What does that mean? It means that manufactured milk brings a return for producers far below that of any of the quota milk that applies in any of the other states—or indeed in Victoria, where there is quota milk. So, the proportion of the production that relies on manufactured milk means that people in Victoria are used to operating at a much lower rate of return than in other states. So it is not surprising then, when we see this opportunity to deregulate in Victoria, that Victorians should seize that opportunity. They have an advantage in the marketplace, and that is a fact. There is no way that, if they choose to go about this course of action, given the Kerin plan and what it has set in place, under the Constitution of Australia, they can be stopped. The only opportunity for that to be pulled up came with the Bracks referendum on the issue, as I referred to earlier, and that was not until December last year. As the member for Corangamite said, not surprisingly, 89 per cent voted to go down the road towards deregulation.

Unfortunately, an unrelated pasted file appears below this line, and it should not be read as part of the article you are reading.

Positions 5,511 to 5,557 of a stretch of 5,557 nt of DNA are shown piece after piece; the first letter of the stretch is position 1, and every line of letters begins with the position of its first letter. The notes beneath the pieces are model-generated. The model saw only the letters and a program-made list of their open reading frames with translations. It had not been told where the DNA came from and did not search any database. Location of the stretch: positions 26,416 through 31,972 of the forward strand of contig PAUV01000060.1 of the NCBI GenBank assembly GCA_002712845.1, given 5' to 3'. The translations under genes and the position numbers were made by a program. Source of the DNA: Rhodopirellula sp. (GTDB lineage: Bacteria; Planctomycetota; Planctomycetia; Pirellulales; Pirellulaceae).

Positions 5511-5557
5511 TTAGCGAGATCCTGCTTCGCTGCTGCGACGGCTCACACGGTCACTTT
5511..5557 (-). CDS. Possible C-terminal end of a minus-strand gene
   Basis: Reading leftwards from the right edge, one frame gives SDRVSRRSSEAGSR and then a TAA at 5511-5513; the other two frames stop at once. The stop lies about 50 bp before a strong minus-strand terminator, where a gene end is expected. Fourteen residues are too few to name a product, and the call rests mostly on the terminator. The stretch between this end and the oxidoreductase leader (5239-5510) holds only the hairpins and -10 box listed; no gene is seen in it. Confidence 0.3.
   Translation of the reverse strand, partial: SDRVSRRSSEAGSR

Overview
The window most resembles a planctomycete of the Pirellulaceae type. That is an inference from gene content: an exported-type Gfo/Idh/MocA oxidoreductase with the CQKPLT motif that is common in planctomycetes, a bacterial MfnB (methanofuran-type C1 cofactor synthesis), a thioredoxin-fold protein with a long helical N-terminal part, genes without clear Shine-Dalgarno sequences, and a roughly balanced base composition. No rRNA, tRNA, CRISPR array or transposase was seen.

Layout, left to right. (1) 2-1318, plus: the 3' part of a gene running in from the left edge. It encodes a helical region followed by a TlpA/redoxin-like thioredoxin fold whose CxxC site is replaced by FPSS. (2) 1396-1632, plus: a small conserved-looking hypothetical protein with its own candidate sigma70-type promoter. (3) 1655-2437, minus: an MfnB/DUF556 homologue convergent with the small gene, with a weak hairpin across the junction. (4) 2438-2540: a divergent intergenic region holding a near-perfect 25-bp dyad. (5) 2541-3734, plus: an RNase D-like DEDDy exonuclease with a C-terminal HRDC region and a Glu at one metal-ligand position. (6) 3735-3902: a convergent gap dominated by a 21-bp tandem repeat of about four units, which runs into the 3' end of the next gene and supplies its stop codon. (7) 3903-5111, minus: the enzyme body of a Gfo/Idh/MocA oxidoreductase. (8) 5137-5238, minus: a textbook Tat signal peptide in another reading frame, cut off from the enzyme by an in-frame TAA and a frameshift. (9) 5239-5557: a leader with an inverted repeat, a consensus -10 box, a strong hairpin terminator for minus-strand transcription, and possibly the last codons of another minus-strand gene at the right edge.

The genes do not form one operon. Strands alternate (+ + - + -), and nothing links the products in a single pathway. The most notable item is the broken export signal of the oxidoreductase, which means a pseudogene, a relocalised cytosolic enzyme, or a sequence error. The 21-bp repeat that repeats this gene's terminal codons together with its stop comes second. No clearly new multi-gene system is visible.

There have been various serious adjustments within the dairy industry in the past. In the 1970s, when Britain joined the EEC, the number of dairy farmers in Australia was halved, from 45,000. In fact, by 1975 we were down to 30,630 dairy farms in Australia. By 1999, we were down even further, to 13,156 dairy farms in Australia. Another upheaval in the industry, mentioned earlier by the member for Corangamite and I think the opposition spokesman, was when closer economic relations with New Zealand burst onto the scene in the 1980s.